“Mark Twain once said that if the first thing you do each morning is to eat a live frog, you can go through the day with the satisfaction of knowing that that is probably the worst thing that is going to happen to you all day long.” —Brian Tracy
I am a list-maker. I have digital lists, mental lists, paper lists, lists for lists. I also have a rubber stamp in the shape of a frog and a green ink pad beside it. (At home, I have a little brown self-inking stamp of a cartoon pile of poo.)
Mark Twain purportedly said that thing about the frog, and modern productivity gurus have since used the imagery to talk about how to tackle procrastination. I have to admit that the idea has stuck with me. It just makes sense to attack the most horrid thing on my list when my day is fresh, so that the rest of my day can automagically feel cruisier after I’ve polished off the unpalatable.
So what I do is scan my list and then select the most dreaded task of the lot. And then I take my rubber stamp out and mark it.
That’s the easy part. The difficult bit is knuckling down to actually eat the frog.
The most straightforward solution is to Just Do It. But that can feel insurmountable when you’re facing a real toad of a problem you don’t really want to touch. And this is when I find the 15-minute promise often sells the job to me. It works pretty much exactly as it sounds: I tell myself that I only have to stick at it for 15 minutes. I shut my phones off. I set the timer. I think up a reward at the end (a large coffee, a small chocolate, a chat with a colleague, shoe shopping, breakfast at Tiffany’s…) And then I start.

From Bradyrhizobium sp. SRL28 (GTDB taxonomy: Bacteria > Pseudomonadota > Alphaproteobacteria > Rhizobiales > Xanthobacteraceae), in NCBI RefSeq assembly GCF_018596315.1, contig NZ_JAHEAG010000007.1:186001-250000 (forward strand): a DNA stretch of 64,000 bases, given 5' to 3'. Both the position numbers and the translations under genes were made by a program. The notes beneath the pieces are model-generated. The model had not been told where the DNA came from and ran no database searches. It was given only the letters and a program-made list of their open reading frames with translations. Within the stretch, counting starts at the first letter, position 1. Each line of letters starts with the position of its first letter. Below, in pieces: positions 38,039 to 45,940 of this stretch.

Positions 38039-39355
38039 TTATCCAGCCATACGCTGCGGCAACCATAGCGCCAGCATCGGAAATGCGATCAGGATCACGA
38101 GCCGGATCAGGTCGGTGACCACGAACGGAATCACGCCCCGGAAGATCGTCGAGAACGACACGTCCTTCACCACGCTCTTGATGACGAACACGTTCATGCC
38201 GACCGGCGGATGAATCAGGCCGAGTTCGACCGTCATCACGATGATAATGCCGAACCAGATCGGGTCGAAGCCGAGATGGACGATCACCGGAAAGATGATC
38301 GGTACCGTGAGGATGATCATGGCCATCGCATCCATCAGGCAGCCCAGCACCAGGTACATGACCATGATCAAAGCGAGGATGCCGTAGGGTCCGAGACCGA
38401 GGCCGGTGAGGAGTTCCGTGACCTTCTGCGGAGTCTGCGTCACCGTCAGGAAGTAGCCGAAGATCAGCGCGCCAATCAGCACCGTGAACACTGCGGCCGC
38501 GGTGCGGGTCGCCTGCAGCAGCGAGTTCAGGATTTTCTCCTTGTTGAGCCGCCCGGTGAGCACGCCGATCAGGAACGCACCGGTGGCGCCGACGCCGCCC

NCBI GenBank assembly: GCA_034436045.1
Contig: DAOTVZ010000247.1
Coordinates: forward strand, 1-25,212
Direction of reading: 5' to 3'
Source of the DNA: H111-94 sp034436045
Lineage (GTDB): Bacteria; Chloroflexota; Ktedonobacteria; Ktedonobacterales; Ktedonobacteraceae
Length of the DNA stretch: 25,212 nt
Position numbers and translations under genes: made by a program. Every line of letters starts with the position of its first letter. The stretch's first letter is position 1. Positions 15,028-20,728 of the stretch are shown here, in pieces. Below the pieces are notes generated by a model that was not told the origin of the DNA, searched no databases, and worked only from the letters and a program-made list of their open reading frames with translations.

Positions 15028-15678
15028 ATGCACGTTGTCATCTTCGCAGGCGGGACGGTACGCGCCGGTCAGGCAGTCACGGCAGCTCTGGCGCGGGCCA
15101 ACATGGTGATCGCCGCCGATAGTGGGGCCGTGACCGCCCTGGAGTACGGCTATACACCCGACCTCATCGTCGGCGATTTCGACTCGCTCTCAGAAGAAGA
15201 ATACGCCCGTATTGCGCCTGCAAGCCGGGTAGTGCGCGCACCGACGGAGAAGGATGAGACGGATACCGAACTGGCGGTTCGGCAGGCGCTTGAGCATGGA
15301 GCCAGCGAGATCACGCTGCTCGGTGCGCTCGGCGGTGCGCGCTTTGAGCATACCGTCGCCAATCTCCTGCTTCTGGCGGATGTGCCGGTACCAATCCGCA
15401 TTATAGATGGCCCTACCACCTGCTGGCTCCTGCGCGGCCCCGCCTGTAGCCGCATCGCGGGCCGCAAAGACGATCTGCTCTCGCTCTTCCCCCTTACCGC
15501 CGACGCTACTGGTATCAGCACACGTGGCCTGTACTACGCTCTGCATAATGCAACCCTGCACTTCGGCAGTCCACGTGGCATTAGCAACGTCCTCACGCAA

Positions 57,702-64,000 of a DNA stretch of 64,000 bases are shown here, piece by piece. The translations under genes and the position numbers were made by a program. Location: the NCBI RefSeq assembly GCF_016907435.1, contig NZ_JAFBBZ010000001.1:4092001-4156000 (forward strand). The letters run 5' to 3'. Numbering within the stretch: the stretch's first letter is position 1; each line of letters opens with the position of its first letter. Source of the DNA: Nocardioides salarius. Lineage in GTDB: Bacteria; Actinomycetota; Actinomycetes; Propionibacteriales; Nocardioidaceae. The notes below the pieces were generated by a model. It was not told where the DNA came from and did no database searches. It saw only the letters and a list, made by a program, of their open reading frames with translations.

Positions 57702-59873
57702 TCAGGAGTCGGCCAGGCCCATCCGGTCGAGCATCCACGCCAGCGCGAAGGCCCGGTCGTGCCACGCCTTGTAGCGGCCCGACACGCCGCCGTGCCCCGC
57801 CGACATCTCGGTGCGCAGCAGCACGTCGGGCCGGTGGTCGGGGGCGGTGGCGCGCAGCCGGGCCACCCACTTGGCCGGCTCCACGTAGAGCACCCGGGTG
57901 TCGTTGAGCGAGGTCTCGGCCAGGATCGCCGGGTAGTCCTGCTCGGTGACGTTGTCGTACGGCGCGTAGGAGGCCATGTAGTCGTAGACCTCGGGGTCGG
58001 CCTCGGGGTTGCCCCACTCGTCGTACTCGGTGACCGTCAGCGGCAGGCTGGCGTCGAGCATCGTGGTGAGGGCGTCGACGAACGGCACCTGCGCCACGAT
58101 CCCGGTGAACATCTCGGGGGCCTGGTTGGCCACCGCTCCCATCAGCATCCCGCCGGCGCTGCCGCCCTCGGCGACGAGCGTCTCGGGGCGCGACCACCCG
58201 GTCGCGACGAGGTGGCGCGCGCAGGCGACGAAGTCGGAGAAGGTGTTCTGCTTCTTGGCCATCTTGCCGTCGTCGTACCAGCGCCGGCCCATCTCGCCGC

And honestly, I often surprise myself. Because 15 minutes is just short enough for chores to appear tolerable, and yet long enough to get the momentum going. And if the timer goes and you’ve had enough, that’s great — you’ve made a start at least. But if the timer goes and you’re in the zone… then look out! You might just finish that frog and the day is looking mighty fine thereafter.
BTW, Mark Twain really did say something about procrastination: “Never put off till tomorrow what you can do the day after tomorrow just as well.” Funny guy. Don’t listen to him.